As the old saying goes: “An apple a day keeps the doctor away.” Research has shown that adding apples to our own diets can help support cardiovascular health, protect against Type 2 diabetes, control weight and prevent cancer. But if you’ve ever enjoyed this health-boosting treat and noticed your pup begging for a piece, you’ve probably wondered, “Can dogs eat apples, too?” Well, we have great news—they can!
While you wouldn’t want to toss them a whole apple to chomp on, apples can be a great addition to your dog’s diet if fed properly. We spoke with a handful of experts to get the full story on feeding apples to dogs. Our guide will explain the nutritional benefits of apples and how to introduce them into your dog’s diet. So if you’re ready to learn all about apples, read on!
Benefits of Apples for Dogs
Dogs can eat apples, but are apples good for dogs? Yes, if they are fed properly (more on that below).
Not only can dogs eat apples, but this low-calorie, crunchy treat is an excellent source of vitamin C, fiber, calcium and phosphorus, says Jerry Klein, DVM, emergency department head, emeritus at MedVet Chicago and chief veterinary officer of the American Kennel Club.
Dr. Albert Ahn, DVM, strategic advisor for MYOS Pet, a senior pet healthcare company in Cedar Knolls, New Jersey, agrees, saying that the fiber in apples acts as a prebiotic that can help support a dog’s gastrointestinal health.
“Additionally, because apples are about 86 percent water, they are a great source of hydration—as a treat—for your four-legged friend,” says Dr. Ahn.
And if your dog has bad breath, Dr. Ryan Rucker, DVM, and Zesty Paws spokesperson in Rock Spring, Georgia, says apples can help freshen your pup’s breath, too, by helping to keep their teeth free of odor-causing plaque and tartar. (Although giving their pearly whites a daily brushing is best!)
Be Careful When Feeding Your Dog Apples
Apples can be a yummy, healthy treat for pups if fed to them properly. Read on to learn more about the right and wrong ways to feed your dog apples.
Can Dogs Eat Apple Skin?
If you don’t want to spend time over the sink or trash can peeling apples for your pooch, that’s OK: Apple skin in moderation is safe to feed to your dog—and it’s good for them, too.
Dr. Ahn says the skin is where nearly half of an apple’s fiber lies and it also contains a ton of polyphenols (AKA, good antioxidants), so there’s no need to peel an apple before feeding pieces to your dog. Unless you really want to, of course!
Can Dogs Eat Green Apples?
Next time you’re at the grocery store, consider grabbing a Granny Smith apple for your pup. Yes, dogs can eat green apples, and they’re actually a slightly healthier choice than the red varietals.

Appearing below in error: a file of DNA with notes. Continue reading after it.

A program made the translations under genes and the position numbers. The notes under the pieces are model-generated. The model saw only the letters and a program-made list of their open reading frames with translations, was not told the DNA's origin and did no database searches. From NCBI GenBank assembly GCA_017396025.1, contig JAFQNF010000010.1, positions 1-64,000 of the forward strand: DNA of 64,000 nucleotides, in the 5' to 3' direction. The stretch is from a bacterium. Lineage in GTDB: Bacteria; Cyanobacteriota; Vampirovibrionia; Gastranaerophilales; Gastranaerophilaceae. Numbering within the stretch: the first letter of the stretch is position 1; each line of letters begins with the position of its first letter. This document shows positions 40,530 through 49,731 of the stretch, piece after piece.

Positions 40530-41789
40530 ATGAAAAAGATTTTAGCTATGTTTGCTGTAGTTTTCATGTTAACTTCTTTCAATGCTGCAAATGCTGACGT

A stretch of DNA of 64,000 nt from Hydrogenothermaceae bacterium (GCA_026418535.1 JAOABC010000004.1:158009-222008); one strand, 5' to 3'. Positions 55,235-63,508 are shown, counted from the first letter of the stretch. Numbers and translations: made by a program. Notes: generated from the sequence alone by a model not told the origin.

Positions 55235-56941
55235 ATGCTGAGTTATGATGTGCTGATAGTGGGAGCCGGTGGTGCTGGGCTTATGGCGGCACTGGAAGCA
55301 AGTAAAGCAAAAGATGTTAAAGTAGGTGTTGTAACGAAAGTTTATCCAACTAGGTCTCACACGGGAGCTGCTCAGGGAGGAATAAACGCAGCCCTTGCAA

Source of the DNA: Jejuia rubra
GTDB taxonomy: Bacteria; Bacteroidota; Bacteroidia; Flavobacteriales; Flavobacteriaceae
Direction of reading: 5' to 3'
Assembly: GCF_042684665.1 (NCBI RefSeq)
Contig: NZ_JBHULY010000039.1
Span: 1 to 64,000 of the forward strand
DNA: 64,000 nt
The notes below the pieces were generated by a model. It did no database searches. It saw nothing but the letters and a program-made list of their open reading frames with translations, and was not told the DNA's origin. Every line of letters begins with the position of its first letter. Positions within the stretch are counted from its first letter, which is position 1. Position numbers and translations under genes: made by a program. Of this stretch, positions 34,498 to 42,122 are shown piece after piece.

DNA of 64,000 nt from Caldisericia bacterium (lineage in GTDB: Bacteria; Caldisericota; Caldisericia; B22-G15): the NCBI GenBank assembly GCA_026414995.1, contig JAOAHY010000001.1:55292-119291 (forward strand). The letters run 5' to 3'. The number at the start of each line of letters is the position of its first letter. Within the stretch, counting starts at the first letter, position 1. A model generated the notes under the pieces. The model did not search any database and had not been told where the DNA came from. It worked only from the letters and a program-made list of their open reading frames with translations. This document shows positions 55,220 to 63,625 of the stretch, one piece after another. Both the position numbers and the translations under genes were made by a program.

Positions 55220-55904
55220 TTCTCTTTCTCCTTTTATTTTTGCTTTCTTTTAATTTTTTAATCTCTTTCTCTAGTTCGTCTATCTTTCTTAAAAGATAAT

“Compared to red apples, green apples are a little lower in carbohydrates and sugar and contain a little more vitamin A—an important nutrient for your dog,” explains Dr. Ahn.
Can Dogs Eat Apple Cores?
While apples can be delicious treat for your pooch, the apple core shouldn’t be consumed and pet parents should remove it before feeding.
Not only is the tough center a choking hazard, but the core also contains seeds that contain trace amounts of a poisonous substance called cyanide.
“While ingestion of the seeds from one apple would probably not pose a danger to your dog, it is best to avoid exposing him to the seeds,” advises Dr. Ahn.
Can Dogs Eat Apple Sauce?
Before you consider feeding your dog an apple-based product like apple sauce, check the label. Pet parents should avoid feeding their dog apple products with added sugar, says Go for the unsweetened version instead.
Dr. Klein also says to carefully avoid products with xylitol, an artificial sweetener that is toxic to dogs.
To avoid such ingredients, you can also try whipping up some DIY apple sauce for your fur friend. Just add peeled and chopped apples to a saucepan with a little water and simmer, covered, until they’re tender. Then mash them up into a sauce and voilà!
Can Dogs Eat Dried Apples?
If you want to feed your dog apples, go for the fresh version rather than dried. Those packaged ones you buy in the grocery store can contain a lot of sugar, says Dr. Ahn, and may also have artificial preservatives—neither of which are good for your pup!
How to Add Apples to Your Dog’s Diet
As with any new food you want to introduce into your dog’s diet, consult your veterinarian first to make sure it’s a safe addition to the menu. Apples have natural sugar, which some dogs (such as those with diabetes, rapidly growing puppies or obese canines) may have a sensitivity to.
Serve Apples in Moderation
Once you’ve gotten the OK from your vet, start small. As with any treat, moderation is key. To start, pet parents should only offer their dogs a small piece of a single apple slice.
M.J. Potter, VMD, of Northeast Veterinary Referral Hospital in Plains, Pennsylvania, says that a quarter of an apple for a 10-pound dog is the equivalent of an adult person eating several apples. So don’t go overboard and limit your dog’s consumption to just a few pieces.
As Dr. Klein warns, feeding your dog too many apples or apple skin can cause abdominal pain and/or diarrhea, so be sure to watch your pup for any signs of gastrointestinal distress. These may include vomiting, loose stool, bloating or straining to defecate, and you should give your vet a call if you notice such symptoms.
Dog Food with Apples and Apple Treats for Dogs
Thanks to apples’ many health-boosting benefits, you can find them listed as an ingredient in both dog food and dog treats.
Here are a few to consider:
Homemade Dog Treat Recipes with Apples
If you want to put those apples you just picked up at the farmers’ market to good use, try your hand at these DIY dog treats that feature apples as an ingredient.